Tonight could get very interesting as Texas Sen. Ted Cruz gets on stage to give a speech that will be watched by millions.

Trump supporters and many Republicans are hoping Cruz will endorse Trump tonight in a motion to further unify the Republican Party.

A Cruz adviser said the speech will be optimistic and about the path forward. Cruz will encourage Republicans to not grow dejected about conservatism’s future, but it is looking unlikely that Cruz will be giving an endorsement tonight.

The reason Cruz may not endorse Trump tonight is simple. He is looking towards the future, and embracing the spotlight early on to make a run for president in 2020 if Hillary wins the election this year.

According to CNN:

Cruz’s team, which has largely remained intact in the three months since he dropped out, speaks freely about a 2020 bid, and the speech is sure to be seen as an informal kickoff for that re-run if Hillary Clinton wins. A top political strategist — David Polyansky — will soon become his Senate office’s chief-of-staff, and he has kept in touch with top allies and donors that could give him an enormous head start four years from now.

Cruz is popular with a party base that is trending rightward. He earned grudging respect from the establishment for his wily political talent. And if Trump does lose and send the GOP toward soul searching, Cruz allies see him as an elixir, an unblemished Republican who stuck to principle unlike possible rivals Marco Rubio, Paul Ryan or Mike Pence, who all have backed Trump.

And it’s a power that Trump himself recognizes, granting Cruz a speaking slot weeks after he unequivocally said that no Republican would grace the stage if they didn’t endorse him. Cruz declined to, but Trump — courting a conservative movement that still does not totally trust him — conceded.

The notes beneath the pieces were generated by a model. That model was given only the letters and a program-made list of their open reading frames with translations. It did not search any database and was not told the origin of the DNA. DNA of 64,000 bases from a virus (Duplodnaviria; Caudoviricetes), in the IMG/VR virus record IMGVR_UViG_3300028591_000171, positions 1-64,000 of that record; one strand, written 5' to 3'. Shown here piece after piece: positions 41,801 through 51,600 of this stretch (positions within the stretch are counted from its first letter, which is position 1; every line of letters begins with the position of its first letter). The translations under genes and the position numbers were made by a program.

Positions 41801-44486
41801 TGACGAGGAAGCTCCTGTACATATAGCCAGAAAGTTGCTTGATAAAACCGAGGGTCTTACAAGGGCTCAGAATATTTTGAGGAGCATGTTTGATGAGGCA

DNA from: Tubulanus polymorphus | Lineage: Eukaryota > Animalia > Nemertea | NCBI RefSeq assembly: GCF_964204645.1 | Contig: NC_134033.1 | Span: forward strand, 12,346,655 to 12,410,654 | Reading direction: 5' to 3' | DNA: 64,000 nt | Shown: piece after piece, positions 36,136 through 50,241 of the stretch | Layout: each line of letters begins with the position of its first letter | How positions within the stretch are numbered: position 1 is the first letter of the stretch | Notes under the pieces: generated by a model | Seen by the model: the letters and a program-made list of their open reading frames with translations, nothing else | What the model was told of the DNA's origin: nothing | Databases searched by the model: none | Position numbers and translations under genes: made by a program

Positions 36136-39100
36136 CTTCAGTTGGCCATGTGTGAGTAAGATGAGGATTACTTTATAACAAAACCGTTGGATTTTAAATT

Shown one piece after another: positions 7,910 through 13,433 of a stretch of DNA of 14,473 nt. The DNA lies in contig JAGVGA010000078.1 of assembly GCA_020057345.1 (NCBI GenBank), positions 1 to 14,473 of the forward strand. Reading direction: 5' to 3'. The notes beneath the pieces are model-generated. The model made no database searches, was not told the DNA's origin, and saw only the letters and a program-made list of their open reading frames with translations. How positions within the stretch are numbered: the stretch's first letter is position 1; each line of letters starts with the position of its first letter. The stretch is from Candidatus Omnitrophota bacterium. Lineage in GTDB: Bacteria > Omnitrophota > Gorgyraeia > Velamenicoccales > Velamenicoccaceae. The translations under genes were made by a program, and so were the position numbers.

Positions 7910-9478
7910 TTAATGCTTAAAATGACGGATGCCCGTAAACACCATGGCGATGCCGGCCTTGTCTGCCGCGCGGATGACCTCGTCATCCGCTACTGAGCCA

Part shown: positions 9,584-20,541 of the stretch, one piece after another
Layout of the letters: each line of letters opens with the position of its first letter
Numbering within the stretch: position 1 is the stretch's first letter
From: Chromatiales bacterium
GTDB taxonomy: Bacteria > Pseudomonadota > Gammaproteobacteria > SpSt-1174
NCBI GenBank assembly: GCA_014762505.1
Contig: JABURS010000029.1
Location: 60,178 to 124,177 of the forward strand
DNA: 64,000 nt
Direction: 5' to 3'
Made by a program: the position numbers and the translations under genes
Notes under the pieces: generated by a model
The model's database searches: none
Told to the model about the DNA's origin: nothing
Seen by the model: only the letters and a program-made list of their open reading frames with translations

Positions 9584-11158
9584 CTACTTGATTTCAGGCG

But power has risks, as Cruz World has been reminded this week.

Even though his campaign tried to keep the anti-Trump movement at arm’s length this week, his allies were tied to some of the floor activity Monday that served to embarrass the Republican National Committee and Trump. Cruz aides made clear that they did not support efforts to strip Trump of the nomination, but the activity of Lee and a key Cruz adviser — Ken Cuccinelli — in behind-the-scenes hijinks muddied the waters about where Cruz stood, especially since he declined to ever disavow the machinations.

“That’s frustrating to us Cruz people,” said Clint Moore, a rules guru from Texas who has known Cruz since he was 17. “All of us who are Cruz supporters and who wanted a roll call yesterday are tagged as Never Trump people, which is totally ridiculous.”

And his reluctance to endorse Trump has caused some Republicans to see him as a less-than-loyal soldier for the party. Should Trump lose by a close margin, perhaps, Cruz could find himself subject to recriminations from Trump voters who feel that Cruz placed his own personal ambition above the good of the party.

“It’s the candidate that gets the most votes wins. That’s just the way it is,” said Sen. John Cornyn, Cruz’s Texas colleague who told reporters that Cruz should endorse Trump. “People are going to have their own timetable and their own way of adjusting to that reality.”

Some Republicans are giving him the space to come around, confident that he just needs a few more moments of solace before making the right decision.

“He didn’t say he wasn’t going to vote for him. He just said he was not enthusiastic about it,” said Don Huffines, a Texas state senator from a powerful Dallas family. “And I think it’s easy to change his mind.”